Confronting sin is also your job as a Christian! We confront sin in our children as parents when we know our children have done something wrong. We usually ask them the same question, “What have you done?” Many times, the response is, “Nothing! I don’t know what you are talking about.” Just as God, we take this line of questioning with our children hoping to bring some sense of conviction and honesty within their hearts. We are seeking exactly what God was seeking, honesty and truth. This is exactly what God was seeking from Cain’s heart, but He didn’t receive anything close to honesty from this man.
Why is honesty and confession so important to the Lord? God has said, “He who covers his sin will not prosper, but whoever confesses and forsakes them will have mercy” (Prov. 28:13). God wants to dispense mercy, but we can only experience His mercy when we confess and forsake our sins. In the New Testament we are also promised, “If we say that we have no sin, we deceive ourselves, and the truth is not in us. If we confess our sins, He is faithful and just to forgive us our sins and to cleanse us from all unrighteousness. If we say that we have not sinned, we make Him a liar, and His word is not in us” (1 John 1:8-10). All God wants us to do is to be honest with Him and confess and agree with Him that we have sinned, and we can be forgiven and experience His mercy. What an incredible opportunity is that! But Cain didn’t avail himself of God’s mercy, which then brought God’s judgment. In addition, notice how arrogantly Cain responded to the Lord. Cain is basically saying to God, “Who are You to ask me this question? Am I supposed to be keeping track of all my brother’s affairs?” The lesson here is simple; don’t respond to God by arrogantly lying to Him. Humble yourself and acknowledge your sins, and God will forgive and have mercy on you. Don’t miss out on this great grace from God.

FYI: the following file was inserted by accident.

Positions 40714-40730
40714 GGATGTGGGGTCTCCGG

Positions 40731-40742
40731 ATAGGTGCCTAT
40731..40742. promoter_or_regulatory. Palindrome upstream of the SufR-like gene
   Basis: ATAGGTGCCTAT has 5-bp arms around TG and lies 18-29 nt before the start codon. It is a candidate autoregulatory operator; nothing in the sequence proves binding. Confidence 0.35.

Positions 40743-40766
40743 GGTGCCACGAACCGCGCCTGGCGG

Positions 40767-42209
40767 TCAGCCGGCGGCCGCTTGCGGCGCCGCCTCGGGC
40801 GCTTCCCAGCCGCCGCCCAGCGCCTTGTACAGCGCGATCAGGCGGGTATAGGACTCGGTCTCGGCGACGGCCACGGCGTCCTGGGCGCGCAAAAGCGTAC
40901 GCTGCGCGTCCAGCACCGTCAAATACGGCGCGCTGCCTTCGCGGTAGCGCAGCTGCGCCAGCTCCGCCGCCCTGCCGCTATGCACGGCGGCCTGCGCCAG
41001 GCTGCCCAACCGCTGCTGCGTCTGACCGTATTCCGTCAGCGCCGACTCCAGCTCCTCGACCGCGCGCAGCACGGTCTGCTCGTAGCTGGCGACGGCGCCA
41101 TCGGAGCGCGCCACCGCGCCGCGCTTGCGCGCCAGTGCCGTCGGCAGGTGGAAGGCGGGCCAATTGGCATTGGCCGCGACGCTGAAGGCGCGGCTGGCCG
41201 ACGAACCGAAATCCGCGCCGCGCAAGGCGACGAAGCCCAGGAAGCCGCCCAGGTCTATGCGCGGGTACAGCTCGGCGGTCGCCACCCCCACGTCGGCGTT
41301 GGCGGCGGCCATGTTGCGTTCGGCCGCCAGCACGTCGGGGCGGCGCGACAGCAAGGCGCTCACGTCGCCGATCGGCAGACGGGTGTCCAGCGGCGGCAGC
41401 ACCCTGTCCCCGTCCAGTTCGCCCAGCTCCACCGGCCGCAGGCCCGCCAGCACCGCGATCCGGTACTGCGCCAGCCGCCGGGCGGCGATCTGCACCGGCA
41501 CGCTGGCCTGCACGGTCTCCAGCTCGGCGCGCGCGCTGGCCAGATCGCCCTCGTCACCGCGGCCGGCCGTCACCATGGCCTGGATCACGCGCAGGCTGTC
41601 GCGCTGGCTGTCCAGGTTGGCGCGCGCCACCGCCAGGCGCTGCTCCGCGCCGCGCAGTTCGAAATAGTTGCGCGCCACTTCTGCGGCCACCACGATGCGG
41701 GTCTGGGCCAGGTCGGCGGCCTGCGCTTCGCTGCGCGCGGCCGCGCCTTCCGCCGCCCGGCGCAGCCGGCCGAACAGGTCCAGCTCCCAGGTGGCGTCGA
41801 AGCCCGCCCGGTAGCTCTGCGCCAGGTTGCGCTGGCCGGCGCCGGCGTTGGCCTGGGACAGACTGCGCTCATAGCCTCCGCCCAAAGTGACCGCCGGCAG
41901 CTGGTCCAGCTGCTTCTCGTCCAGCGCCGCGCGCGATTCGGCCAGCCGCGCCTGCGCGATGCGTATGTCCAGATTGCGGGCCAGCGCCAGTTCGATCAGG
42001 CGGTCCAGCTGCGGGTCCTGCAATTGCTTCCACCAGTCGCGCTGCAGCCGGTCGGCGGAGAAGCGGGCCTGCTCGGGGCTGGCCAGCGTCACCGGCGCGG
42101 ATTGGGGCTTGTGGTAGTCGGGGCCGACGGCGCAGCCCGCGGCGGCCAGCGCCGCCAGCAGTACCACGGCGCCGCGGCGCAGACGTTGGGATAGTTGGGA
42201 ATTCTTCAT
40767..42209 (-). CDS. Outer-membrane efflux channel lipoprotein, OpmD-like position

Cain boldly lies to God.